Quicken last month moved to a software-by-subscription model for Canadian customers, and may do the same for those in the U.S. who rely on the personal finance program.
Unlike a pilot program that launched in April 2016, the Quicken subscription is not a pure cloud-based service, but relies on software installed locally on a Windows personal computer.
The two subscriptions available to Canadian users cost $40 a year (Quicken Cash Manager) and $90 annually (Quicken Home & Business). The core software must be installed on a Windows device, and will, Quicken said, be updated "to make sure you're always on the newest version."
More importantly, however, is that the subscription offers one year of what Quicken dubbed "Connected Service," the back end that supports transaction downloads from banks, credit card companies and other financial organizations.
Like most vendors offering software subscriptions, Quicken will automatically ding the customer's on-file credit card for renewals.
But if customers do not renew their subscription, they will lose more than just access to downloads from their bank. "While you can continue to access your data and run reports, you'll no longer be able to download transactions, or add manual transactions [emphasis added]," a FAQ said in reply to a question about what happens when access to Connected Service ends.
The restriction is no different than what other subscription services place on customers. Users who stop paying for Office 365, for instance, can no longer create new or edit existing documents.
But the idea that they could not continue to track finances by manually entering transactions fueled push-back from Quicken customers.
"If the subscription isn't renewed, manual access and updates to the data need to be allowed, otherwise the company will be perceived to be holding the customer's data hostage," argued Dan Glynhampton in a message posted to a Quicken support forum.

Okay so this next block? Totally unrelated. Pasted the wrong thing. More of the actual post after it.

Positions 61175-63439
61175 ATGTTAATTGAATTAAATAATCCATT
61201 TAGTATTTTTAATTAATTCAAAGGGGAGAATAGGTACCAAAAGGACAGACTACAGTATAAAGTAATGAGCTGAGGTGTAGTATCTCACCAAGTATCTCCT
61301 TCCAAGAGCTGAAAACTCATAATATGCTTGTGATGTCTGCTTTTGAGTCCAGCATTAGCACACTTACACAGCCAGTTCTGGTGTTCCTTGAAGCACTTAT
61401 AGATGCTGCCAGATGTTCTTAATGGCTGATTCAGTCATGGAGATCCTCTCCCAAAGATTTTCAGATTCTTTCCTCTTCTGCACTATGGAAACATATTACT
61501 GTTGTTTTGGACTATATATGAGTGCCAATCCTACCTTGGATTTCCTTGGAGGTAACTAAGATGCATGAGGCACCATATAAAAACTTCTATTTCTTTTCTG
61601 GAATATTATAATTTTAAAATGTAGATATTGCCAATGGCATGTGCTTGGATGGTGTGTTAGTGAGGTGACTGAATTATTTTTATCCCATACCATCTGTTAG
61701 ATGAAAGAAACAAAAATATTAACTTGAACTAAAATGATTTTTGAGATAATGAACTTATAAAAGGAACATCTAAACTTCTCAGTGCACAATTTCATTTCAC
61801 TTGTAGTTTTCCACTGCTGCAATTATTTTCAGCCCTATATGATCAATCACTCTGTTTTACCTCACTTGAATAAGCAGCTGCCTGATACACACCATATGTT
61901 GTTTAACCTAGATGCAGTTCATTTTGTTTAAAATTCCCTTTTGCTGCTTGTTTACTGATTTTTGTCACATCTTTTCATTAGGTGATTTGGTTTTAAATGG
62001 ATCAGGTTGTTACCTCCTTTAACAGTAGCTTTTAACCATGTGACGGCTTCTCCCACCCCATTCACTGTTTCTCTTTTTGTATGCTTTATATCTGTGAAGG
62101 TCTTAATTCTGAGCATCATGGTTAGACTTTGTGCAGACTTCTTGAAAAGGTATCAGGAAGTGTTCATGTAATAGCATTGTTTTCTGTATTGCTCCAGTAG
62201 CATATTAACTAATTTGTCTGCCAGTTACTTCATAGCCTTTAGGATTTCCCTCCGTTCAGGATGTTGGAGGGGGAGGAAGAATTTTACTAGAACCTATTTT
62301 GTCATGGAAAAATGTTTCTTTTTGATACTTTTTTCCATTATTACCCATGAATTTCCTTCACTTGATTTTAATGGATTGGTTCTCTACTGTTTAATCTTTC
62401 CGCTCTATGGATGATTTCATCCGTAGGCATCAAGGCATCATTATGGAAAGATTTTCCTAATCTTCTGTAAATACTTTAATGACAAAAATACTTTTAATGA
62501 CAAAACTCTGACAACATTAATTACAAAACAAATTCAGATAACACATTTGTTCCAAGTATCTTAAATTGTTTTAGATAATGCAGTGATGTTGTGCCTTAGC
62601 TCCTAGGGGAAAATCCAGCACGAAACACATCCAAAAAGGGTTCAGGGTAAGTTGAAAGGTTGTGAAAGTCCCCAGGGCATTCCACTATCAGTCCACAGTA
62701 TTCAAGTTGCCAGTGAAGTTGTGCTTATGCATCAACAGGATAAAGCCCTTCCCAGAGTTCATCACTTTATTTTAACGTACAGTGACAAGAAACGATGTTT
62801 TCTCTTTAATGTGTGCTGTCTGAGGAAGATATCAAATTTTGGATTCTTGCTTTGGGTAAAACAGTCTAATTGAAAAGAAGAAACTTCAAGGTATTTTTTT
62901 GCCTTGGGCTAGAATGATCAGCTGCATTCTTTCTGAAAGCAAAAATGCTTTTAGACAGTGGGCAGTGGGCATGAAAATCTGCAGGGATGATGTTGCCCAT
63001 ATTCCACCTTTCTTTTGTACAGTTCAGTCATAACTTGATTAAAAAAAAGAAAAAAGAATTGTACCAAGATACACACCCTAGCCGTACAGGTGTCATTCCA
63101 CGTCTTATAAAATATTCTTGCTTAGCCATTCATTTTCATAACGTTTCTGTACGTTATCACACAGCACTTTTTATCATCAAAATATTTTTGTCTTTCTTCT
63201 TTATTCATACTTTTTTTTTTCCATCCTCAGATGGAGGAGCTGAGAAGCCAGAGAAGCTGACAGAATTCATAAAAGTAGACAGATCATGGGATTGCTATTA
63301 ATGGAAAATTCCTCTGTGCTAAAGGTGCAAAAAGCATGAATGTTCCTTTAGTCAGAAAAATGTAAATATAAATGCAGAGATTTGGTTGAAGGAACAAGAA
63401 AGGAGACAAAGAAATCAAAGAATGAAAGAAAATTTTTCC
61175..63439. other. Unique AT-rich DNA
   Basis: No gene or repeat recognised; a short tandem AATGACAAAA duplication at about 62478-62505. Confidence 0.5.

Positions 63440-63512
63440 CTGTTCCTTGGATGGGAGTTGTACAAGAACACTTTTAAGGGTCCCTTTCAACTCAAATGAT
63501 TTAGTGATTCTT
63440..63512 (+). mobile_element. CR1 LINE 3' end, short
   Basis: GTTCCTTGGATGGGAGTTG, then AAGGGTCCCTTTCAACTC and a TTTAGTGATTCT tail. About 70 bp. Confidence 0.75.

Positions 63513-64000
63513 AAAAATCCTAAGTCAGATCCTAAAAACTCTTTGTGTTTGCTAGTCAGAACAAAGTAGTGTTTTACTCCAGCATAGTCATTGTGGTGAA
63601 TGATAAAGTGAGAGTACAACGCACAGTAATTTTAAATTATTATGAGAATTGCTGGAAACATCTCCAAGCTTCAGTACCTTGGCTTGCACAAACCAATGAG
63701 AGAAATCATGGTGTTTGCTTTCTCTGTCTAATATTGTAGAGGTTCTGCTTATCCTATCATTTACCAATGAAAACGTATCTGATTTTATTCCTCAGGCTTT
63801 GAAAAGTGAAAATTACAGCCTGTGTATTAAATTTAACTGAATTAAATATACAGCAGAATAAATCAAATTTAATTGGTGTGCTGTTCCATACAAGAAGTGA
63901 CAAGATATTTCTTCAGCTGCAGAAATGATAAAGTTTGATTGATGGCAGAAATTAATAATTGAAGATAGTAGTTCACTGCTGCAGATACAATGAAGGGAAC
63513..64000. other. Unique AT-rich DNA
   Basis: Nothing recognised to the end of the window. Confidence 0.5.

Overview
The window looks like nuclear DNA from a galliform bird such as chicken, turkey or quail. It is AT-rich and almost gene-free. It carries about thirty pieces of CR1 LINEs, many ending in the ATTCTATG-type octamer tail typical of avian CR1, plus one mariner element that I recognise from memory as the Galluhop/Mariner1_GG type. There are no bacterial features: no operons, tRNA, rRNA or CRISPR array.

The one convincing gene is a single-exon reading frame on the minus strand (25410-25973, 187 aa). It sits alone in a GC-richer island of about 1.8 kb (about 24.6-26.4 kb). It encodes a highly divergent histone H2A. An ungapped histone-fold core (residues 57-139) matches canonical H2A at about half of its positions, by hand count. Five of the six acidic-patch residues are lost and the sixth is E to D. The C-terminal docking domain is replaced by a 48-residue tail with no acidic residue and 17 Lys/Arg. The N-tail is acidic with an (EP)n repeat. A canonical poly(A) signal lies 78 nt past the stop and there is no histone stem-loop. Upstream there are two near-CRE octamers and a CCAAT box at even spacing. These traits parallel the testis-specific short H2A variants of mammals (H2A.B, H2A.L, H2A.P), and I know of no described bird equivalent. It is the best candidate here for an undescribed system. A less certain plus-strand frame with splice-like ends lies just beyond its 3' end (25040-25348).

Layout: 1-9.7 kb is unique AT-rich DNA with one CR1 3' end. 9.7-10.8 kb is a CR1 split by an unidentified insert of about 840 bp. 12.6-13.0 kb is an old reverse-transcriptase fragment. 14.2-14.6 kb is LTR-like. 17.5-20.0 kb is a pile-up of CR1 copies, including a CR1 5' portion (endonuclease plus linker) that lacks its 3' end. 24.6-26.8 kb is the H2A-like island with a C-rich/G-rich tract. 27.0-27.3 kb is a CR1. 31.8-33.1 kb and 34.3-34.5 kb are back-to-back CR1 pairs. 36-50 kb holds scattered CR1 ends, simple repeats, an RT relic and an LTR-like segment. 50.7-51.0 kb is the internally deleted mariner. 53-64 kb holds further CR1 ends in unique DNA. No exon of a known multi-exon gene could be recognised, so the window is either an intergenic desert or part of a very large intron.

"Quicken is supposed to help me manage my finances, not prevent me from managing my finances," added mshiggins on the same thread.
When a Quicken representative intervened on the forum to say that the only real difference between a subscription and the older licensed software is "that manual transactions can't be added" when the former expires, users were quick to respond.
"If at the point the subscription ends my data essentially becomes frozen in time then that makes the program absolutely useless to me," asserted Perculiar_Investor.
Quicken had long used a similar "sunset" policy, as after three years a licensed version of the software would stop downloading transactions from online sources or letting users pay bills electronically. Even then, though, customers could add transactions manually.
In another answer to a question in the FAQ, Quicken implied that all versions, including those aimed at U.S. consumers, would be offered solely as subscriptions. "All future Quicken products will be subscription products," the FAQ said.
The move to subscriptions is not a surprise. Last year, Quicken CEO Eric Dunn said that the company -- which had just split from its parent firm, Intuit -- was investigating a subscription model for the software. "We're open to that. It could make sense," Dunn said in April 2016.
Quicken did not immediately reply to questions, including whether the subscription would be the only option for U.S. users, and if so, when.
This story, "Quicken shifts to software subscription model, but there's a big catch" was originally published by Computerworld.